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Lethbridge Herald Newspaper Archives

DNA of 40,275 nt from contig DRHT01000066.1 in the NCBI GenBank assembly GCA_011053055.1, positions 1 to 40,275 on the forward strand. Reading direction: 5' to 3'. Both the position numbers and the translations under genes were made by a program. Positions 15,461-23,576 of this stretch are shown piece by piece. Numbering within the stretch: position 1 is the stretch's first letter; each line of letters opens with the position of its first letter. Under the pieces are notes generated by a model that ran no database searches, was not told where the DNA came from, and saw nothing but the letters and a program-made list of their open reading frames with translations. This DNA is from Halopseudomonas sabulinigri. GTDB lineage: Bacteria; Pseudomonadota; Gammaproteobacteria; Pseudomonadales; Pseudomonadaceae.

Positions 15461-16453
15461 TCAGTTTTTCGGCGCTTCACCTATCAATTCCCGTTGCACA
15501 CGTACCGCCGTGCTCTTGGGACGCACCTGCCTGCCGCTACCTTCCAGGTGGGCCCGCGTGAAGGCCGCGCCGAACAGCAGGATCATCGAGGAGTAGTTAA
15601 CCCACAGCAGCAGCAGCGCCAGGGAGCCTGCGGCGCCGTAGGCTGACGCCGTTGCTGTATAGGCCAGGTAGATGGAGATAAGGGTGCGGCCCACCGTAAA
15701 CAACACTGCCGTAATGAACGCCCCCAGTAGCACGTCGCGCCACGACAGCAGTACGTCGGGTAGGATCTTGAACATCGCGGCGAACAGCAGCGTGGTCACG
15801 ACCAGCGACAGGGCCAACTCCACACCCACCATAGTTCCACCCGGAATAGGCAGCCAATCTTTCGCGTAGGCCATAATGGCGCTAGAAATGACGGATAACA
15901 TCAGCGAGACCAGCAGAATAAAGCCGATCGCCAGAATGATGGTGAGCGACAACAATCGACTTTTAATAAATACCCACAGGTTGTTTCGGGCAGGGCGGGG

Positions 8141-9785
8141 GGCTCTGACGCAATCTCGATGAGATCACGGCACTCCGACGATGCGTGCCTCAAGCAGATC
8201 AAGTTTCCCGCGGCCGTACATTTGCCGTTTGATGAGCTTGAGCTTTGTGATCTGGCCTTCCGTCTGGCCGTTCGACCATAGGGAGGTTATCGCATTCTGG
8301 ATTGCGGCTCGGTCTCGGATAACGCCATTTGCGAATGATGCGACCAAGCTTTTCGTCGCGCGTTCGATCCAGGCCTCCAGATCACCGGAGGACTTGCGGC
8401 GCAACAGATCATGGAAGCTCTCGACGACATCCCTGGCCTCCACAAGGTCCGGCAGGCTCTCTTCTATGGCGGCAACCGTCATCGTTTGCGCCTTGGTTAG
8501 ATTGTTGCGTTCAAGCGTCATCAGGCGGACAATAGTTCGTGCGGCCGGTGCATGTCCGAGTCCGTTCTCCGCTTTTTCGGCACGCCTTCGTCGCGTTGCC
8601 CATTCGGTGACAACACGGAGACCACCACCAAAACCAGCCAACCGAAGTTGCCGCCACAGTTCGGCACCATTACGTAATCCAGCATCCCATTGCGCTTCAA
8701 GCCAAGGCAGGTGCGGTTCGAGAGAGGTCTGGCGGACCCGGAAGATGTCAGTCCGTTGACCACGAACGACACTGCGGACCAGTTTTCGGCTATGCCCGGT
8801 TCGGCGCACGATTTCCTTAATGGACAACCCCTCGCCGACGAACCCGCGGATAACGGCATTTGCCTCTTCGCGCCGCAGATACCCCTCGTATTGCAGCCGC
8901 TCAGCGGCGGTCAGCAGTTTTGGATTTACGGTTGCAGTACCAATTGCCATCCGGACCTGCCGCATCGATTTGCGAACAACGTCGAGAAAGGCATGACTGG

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Lethbridge Herald, The (Newspaper) - May 18, 1973, Lethbridge, Alberta 30 HERALD Friday. Moy 18. 1973 Watch for moth larvae u'hich feed on fibers How to store your winter clothes By MR. FIX If it's time to put on summer-' weight clothing then it also is time to store woolens. Suits. sweaters and blankets are gen- erally put away until fall tiiis: time of the year. Just casually banging them in a closet or stuffing them in a chest is a way to invite damage from; moths. If you've gotten away with it before, consider yourself lucky and don't tempt fate again. First of all. it's the larva that does the damage, not the moth. Larvae feed on wool and j other animal fibers (down, mo-' hair, feathers, The adult I moth fluttering about isn't eat- j ing anything. j First step is prevention, j Keeping everything clean will cut down or eliminate infesta- tion. Lint, dust and hair that has accumulated give the lar- vae something to feed on and hide in. Store clothing away in dirty closet and you are ask-1 ing for trouble. Vaccum storage areas reg- j ularly. Pay special attention to cracks, baseboards, moldings and other surfaces that are hard to reach. You can get rid of insects, their eggs and larvae from fabrics by cleaning them. Fre- quent brushing and sunning wherever possible will help. Dry cleaning will gel rid of them. When you brush garments and hang them to sun and air, be sure to get into seams, pockets, cuffs, etc. Cleaning and airing will get rid of what is there but dcesn't prevent reinfestation. T here are insecticide solutions which can be sprayed on to prevent infestation. Read the labels carefully and follow instruc- tions. Sprays used generally Some do's and don'Is Successful transplanting By DOC' HARTNOLL Divide perennial phlox. Shas- ta daisies, gailardias as soon as you can work in the flower bed without sinking up to your knees in mud. When setting out transplants of any .kind, includ- ing perennials, annuals and vegetables use a soluable plant food like Instant Vigoro to re- move the shock of transplant- ing. Your plants will get a much faster start and be stronger- There are, however, certain plants that do not like to be transplanted. These would in- clude the annual poppies, sal- piglossis, mignonentte annual phlox. If necessary to trans- plant them the seedlings should be grown in small pots so they ran be moved where desired without disturbing their roots. SHRUBS. EVERGREENS AND TREES Here again, there are times when a plant, has been planted at the wrong place and trans- planting is a must, the proper time to move any of the decidu- ous trees and shrubs is before they come into leaf, it isn't a j difficult thing to move a plant; from one area to another and, to it successfully. Dig around! the shrub, and keep as much I soil as possible around the root system, it's a good idea to water around fche shrub before figging, this will tend to hold the soil around the roots. Be- fore digging the plant it's best to prepare the new location, and make the new hole larger so that the roots can spread out. I like to work in some Pink j Vigoro at this time, to remove i the shock. Then once the hole I is dug in the new location. I'll j dig the shrub I'm going toi move, if it's on my property, j I'll get a burlap bag, place the j dug shrub on it and pull across I the area to where the new loca-1 tion has been selected, then- gently place it in the hole and put the top soil around the root j system. Water well. You'll have better results if you'll carry out i this chore on an overcast day. I If it's sunny, then you'd be j most wise to protect the shrub j from the strong rays of the sun j that would tend to dry out the j newly transplanted shrub. Ball-1 ed and burlapped trees and! shrubs, purchased from your j local nurseryman will trans- j plant more successfully as the j roots are not susceptible to dry-1 ing out. When set in the place> where you want it to grow per- J manently. make sure to feed it. i DON'TS i Don't fry move oriental i poppies in the spring, wait until! fall when they go dormant. Pe- j onies are transplanted in the fall because the flower buds j have already formed for tins I year's production. Evergreens require plenty of water after transplanting or moving, and for that reason fall is a much better time, unless they are purchased 'balled and burlap- ped' from your local nursery- man., when they can be plant- ed at any time. you have any questions on lawn or garden care, write to me at Garden Information Cen- tre. 165 University Avenue. To- ronto 1. Ontario encolsing a stamped addressed envelope. contain methoxychlor, Strobane or Perthane. Apply by first hanging the clothing and blankets oil a line and then spraying lightly and evenly. Do not soak the fabric. Too much spray will leave a j white deposit after it dries. Never treat infants' apparel or blankets unless they arc to be stored. Before using again. j launder or dry clean. After treating woolen articles. allow them to dry before stor- i i You can protect woolen arti- cles to be stored by using moth crystals, flakes or balls. You must use a sufficient amount and Us storage must be air- tight. As the chemical evaporates it gives off a vapor which lolls i moths. It is not the smeli that repels them and the fact that you can smell the chemical is j no indication there is enough i of it. i In trunks or closets the rec- ommended amount is one pound for each 100 cubic feet of i space. Since the vapor is heav- ier than air, place the chemi- cal high a quantity on a shelf, a bag or perforated con- tainer hung from a clothes rod. Such storage areas should be sealed shut. Woolen articles can also be protested by first making sure they are not infested and then wrapping them and seal- ing them tightly. (Newspaper Enterprise Assn.t HOME OF THE WEEK WRAP AND SEAL BLANKETS PLACE MOTH CRYSTALS HIGH MOTHPROOF CLOTHING SEAL DOOR SHUT WITH MASKING TAPE More fishermen are hooked on Evinrude than any other outboard. Wherever the fish are biting you'll find an Evinrude to help bring them home. No other fishing motors outseii ours. Why? There are a lot of different reasons. Because there are a lot of differ- ent Evinrudes. But all of them are designed with features that fishermen appreciate. And built with Evinrude's reliability. MATE 2 This single-cylinder lightweight will move canoes and dinghys along at anything from a slow troll to over 9 mph. It features single lever control and full pivot reverse. Delivers up to 40 miies per gallon, All in a compact 24 Ib. package. FISHERMAN 6 A feature-packed fish- ing outboard that will move most small boats along at up to 14 mph. It's also popular among larger boat owners as an auxiliary trolling motor. It has a forward-reverse- neutra! gearshift, thermostat temperature control, Eas-a-matic starting and a shock-mounted propeller. LIGHTWIN4 Here's a twin cylinder, 4 hp compact that will handle loaded car top- pers, dinghys and rental boats with ease. Slow troll to over 10 mph. Its angled Fisherman Drive lets it go through weeds and there's enough water to float a boat. Its companion, the Yachtwin 4, is designed to power sailing boats up to 25 feet long. Low transom-hug-' gitig shape and all- round compact size make it easy to fish over. And its 8 quick tilt posi- tions let you run through weeds, over shoals... anywhere! The Sportwin is right at home from slow- trolling speeds to over 20 mph. Includes full gearshift, thermostatic temperature control and shock mounted prop. And it's perfectly balanced for easy portability. FASTWIN 18 With this big little motor, you can power a light runabout along at up to 30 mph, tow a teenage skier or troll hour after hour. it features Evinrude Quick Rise ignition that delivers a hotter, cleaner spark for smoother running, better idling and longer plug life. And "neutral only" Eas-a-matic starting. Every one of these Evinrudes is also equipped with the most important thing you'll ever buy in an outboard engineered-in reliability that will get you to the fish and back again without problems. It's the same built-in reliaoility you'll find in every Evinrude, right up to 135 horse- power. So when you're ready to move up, we'll be ready foryou. See all the Evinrude fishing out- boards along with our complete line of models up to 135 hp at your Evinrude dealer. EWHRUDE first in outboards A isrsdust ef Ouibisrd 6( Ltd., Peterborough, MaiufcMurert ef CMC Stern Orivt vnglnat, movers 1 sncw tnd Pionetr chain saws. Simpsons-Sears Centre Village Mall lethbridge, Alra. Phone 328-9231 Hepp's Industries Ltd. Parts nnd Service Sales Phone 327-2533 DESIGN T34-S84 Maximum livability and flexi- bility have been designed into the house illustrated, which can be built with either three or four bedrooms. Exterior finish is a pleasing combination of mellow brick and horizontal siding, accented by a roof line which is both decorative and protective. A well-balanced L is formed by the living-dining room com- bination, which obtains amp'e natural light from both ends of the house. A dining nook is alsn provided adjacent to the step- saving kitchen. Made more attractive by in- clusion of a fireplace and slid- ing glass doors to the patio, the family room is also on the main level. Adjacent to it are a pow- j der room and the laundry j room, which saves many steps by also being located on the main level. A full family bathroom is j located on the second floor and either three or four bedrooms, j depending on the owner's wish- i es. Copyright Tnrontfl Star 1 BED RM. O'-ftS mm C. BED 13'- 3 BED RM. FLOOR PLAN 4 BED RM. FLOOR PLAN DESIGN T34-584 1680 Sq. Ft. FIRST FLOOR PLAN I Home-O-Graph Home Planning Service J 40 JARVIS ST., TORONTO, ONTARIO M5C 2H1 I enclose each (plus 23 cents for handling mailing) for two new books "Home Design for Cana- I Book 1 presents dcsignt for Homes up to 1600 ft. -for 1 storey and split level. 1850 sq. ft. -for end one half and 2 storey. j Book 2 includes larger homes and vocation Also available is an 18 page book of duplex and J multiple home designs at 50 cents. I Please send an order form that may plant fcr the design shown r NAME ADDRESS -T1J 3Z7 By DONALD R. BRANN" If you have a growing family and "find that the morning "rush hour" creates bathroom congestion, you've probably often thought how wonderful it would be to have an extra bath- room installed but the cost of such a job has prohibited you from carrying out your plans. With the new book offered here you can go ahead and in- stall a bathroom yourself. It isn't nearly the frightening ex- perience it first seems. As well as paying immediate dividends in comfort and convenience, you'll find it will add many dollars to the value of your home should you ever decide to sell. This 158-page hook explains with simple step-by-step direc- tions and over 100 working drawings every facet of t h e work that needs to be done. Se- lecting the location, planning fixture placements, wiring car- pentry, tiling etc. To make it even easier for you, there's a two page glossary of plumbing terminology and 26 pages of il- lustrations the var- ious joints and fixtures needed. Send S3.50 in cheque or money order (no stamps please) to Carpentry Dept., The Leth- bridge Herald, P.O. Box 4090, Postal Station A, Toronto, On- tario. M5W 1M9. for Home Im- provement Book No. 682, How to Add a Bathroom. Editor's Note The Her- ald does not handle these blueprints and It is necessary to send requests for them to the above address in Toronto. Please write the address as printed. Toronto Star Syndicate) (Copyright 1973. _ 'S llOW voiir house cool The best way to cool a house i for comfort is not only to lower i the temperature, but to reduce the amount of water vapor in the air. The less humidity, the easier for perspiration to eva- porate and evaporation is a cooling process. Maple trees tapped just as they are Trees tapped for maple sug- ar are just as they are found in the wild. No effort has been made to graft better sugar trees besause it takes some 40 years to get a. good run of high- quaitfy sap. PLANT NOW ;PLANTS-SHRUBS-TREES: We cerry the largest selection st TREES and SHRUBS in Southern Alberta J] SHADE TREES Laurel Leaf Willovfe Green Ash American Elder New TRISTIS Poplar Weeping Birch plus others FRUIT TREES Apple and Crobopple A few varieties of Raspberries